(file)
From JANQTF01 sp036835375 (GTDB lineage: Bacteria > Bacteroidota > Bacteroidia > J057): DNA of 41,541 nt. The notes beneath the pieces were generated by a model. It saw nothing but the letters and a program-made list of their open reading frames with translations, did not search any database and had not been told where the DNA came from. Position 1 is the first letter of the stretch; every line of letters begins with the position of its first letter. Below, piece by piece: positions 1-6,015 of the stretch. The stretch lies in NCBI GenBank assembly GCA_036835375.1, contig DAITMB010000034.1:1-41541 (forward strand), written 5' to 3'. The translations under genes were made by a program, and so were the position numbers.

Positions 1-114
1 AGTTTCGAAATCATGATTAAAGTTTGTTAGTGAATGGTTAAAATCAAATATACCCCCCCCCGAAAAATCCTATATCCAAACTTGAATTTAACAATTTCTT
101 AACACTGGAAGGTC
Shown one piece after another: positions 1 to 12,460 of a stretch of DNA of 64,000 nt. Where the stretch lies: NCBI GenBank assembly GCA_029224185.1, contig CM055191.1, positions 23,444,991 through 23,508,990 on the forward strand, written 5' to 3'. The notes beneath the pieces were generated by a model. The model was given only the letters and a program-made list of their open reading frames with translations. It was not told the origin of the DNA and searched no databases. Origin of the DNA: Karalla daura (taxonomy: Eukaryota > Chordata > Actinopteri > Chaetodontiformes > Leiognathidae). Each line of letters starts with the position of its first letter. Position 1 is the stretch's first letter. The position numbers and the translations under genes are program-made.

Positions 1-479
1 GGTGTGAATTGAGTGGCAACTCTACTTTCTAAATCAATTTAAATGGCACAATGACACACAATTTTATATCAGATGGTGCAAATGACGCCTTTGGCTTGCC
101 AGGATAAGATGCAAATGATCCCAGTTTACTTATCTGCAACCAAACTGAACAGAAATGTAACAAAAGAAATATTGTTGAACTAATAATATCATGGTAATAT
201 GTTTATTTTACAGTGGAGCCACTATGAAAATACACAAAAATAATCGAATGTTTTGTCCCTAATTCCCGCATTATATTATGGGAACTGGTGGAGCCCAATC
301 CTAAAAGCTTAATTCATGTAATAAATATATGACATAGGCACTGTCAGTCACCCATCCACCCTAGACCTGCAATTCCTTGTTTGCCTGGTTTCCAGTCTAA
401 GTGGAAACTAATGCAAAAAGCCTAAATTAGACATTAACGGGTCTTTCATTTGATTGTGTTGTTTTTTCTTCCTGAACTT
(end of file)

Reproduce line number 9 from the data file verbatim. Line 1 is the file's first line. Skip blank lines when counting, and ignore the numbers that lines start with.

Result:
201 GTTTATTTTACAGTGGAGCCACTATGAAAATACACAAAAATAATCGAATGTTTTGTCCCTAATTCCCGCATTATATTATGGGAACTGGTGGAGCCCAATC